At this point, emancipation was at the forefront of the war. Lincoln’s Emancipation Proclamation in 1863 released roughly 3 million slaves from their owners in the South, and many moved north to enlist with the Union. By the end of the war, the number of former slaves who had become soldiers for the Union had reached upwards of 180,000. 

The stakes of the war changed with emancipation on the agenda. Not only would the South be forced back into the Union should they lose the war, but slavery would likely be abolished, thus setting off a massive social shift across the country. Lincoln still had no clear vision for how to successfully reintegrate the South and abolish slavery. During a speech in 1865, he voiced his desire to give all Americans, white and black, the right to vote. Just days later, Lincoln was assassinated, and the aims of Reconstruction would rely on President Andrew Johnson. 

Reconstruction: Beginning to End

Johnson understood that Southern states still owned their Constitutional right to govern themselves. He devised a plan that would abolish slavery, reintroduce Southern states into the Union, and still grant these state governments power to redefine themselves as part of America. Johnson decided that the federal government had no place in deciding the voting rules and restrictions enacted in Southern states. Likewise, all the land seized by Union soldiers from slave owners during the war to be given to freed slaves was reverted back to its original ownership. Southern states were required to pay off war debt and abide by the new amendments to the Constitution, but they were given full reign to reconstruct themselves.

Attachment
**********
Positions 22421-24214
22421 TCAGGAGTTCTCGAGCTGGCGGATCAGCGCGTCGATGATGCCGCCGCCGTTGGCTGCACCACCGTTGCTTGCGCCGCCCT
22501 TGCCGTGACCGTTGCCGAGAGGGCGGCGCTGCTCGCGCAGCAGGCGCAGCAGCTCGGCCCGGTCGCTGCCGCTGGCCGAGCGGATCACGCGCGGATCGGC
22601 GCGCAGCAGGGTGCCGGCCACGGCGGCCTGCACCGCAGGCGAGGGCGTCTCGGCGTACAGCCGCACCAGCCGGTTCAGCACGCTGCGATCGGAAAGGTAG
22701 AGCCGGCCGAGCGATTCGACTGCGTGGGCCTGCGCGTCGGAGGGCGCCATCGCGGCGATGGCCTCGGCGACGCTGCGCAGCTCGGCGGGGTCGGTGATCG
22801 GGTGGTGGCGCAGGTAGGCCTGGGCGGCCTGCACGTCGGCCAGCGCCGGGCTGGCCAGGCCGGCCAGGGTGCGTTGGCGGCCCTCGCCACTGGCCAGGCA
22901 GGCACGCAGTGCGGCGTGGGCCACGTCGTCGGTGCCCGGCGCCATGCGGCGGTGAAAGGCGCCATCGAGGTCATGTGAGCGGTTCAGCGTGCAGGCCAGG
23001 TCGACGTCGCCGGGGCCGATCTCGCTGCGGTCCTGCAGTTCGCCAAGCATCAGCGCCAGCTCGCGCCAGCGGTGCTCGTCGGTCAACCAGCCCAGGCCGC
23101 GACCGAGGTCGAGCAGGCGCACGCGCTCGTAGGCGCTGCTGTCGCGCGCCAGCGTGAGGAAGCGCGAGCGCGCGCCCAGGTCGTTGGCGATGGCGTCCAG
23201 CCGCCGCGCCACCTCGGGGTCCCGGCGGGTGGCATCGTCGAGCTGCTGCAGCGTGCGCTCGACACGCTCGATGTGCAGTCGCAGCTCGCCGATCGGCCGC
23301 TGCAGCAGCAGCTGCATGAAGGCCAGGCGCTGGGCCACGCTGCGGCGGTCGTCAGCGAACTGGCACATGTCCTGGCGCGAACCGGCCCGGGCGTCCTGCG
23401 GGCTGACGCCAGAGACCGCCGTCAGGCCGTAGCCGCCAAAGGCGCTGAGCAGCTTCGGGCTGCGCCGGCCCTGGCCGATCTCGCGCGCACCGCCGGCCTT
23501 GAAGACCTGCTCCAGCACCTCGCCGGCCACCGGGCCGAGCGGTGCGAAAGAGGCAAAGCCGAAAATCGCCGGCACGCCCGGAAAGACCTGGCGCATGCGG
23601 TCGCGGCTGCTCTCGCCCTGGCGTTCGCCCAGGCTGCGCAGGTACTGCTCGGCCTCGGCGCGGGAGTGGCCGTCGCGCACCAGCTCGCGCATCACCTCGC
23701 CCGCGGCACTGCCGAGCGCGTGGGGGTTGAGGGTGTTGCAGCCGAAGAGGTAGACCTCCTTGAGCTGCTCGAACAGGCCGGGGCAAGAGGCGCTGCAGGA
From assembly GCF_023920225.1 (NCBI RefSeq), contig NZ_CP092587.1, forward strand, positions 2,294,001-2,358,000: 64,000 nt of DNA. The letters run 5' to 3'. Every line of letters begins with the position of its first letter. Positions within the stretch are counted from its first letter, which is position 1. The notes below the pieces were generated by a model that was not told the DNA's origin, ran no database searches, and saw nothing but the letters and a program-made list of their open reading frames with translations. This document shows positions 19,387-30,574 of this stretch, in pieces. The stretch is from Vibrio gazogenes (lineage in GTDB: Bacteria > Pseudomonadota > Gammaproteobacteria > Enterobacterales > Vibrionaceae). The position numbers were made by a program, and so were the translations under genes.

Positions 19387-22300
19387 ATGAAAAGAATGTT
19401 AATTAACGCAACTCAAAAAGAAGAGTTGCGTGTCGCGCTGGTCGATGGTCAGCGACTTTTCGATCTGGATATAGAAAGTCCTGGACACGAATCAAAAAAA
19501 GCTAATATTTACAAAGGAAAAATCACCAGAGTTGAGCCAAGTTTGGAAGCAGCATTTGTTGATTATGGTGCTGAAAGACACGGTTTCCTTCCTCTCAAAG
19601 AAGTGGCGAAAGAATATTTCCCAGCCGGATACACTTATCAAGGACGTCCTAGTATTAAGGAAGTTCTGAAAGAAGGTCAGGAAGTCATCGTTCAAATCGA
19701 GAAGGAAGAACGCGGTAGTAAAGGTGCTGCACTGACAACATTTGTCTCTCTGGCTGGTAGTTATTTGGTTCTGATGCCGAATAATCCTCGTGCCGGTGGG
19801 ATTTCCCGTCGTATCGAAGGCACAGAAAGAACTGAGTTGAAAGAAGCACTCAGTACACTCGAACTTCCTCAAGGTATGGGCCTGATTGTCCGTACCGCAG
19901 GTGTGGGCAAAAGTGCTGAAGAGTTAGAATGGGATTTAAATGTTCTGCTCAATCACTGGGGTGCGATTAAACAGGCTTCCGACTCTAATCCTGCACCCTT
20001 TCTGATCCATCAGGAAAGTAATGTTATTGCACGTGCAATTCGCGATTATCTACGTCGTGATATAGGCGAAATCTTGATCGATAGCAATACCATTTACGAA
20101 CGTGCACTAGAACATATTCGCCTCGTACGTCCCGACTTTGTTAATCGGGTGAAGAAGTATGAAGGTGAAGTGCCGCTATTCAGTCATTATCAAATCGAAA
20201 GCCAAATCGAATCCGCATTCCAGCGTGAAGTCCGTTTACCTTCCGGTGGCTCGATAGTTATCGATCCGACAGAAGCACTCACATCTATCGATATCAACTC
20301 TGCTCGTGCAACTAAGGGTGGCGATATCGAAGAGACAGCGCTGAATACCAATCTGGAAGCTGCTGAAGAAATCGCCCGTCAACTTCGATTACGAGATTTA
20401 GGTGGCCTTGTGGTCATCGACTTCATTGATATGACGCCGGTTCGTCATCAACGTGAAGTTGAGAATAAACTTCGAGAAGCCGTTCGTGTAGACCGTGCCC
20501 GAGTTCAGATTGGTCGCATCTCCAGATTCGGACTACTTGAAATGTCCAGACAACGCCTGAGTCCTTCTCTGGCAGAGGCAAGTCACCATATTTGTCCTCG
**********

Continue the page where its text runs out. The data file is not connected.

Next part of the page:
President Abraham Lincoln. Reprinted from Lincoln’s Springfield Neighborhood by Bonnie E. Paull and Richard E. Hart, courtesy of the Abraham Lincoln Presidential Library & Museum (The History Press, 2015).

The President’s lenient plan allowed freedom for governments in the South to create a set of “black codes.” These were designed to restrict the rights of former slaves in the workforce, and assure they would always land among the lowest-ranking members of society. Elected officials in Northern states and members of Congress responded to these codes by introducing two bills: the Freedmen’s Bureau and the Civil Rights Bills. Their respective purposes were to assist those recently freed from slavery in getting back on their feet in society, and state that all those born in the United States were citizens. Johnson vetoed both bills, causing a major political rift between himself and Congress. The Civil Rights Act became the first law to be passed over a presidential veto, but not long after, in 1868, Johnson was impeached.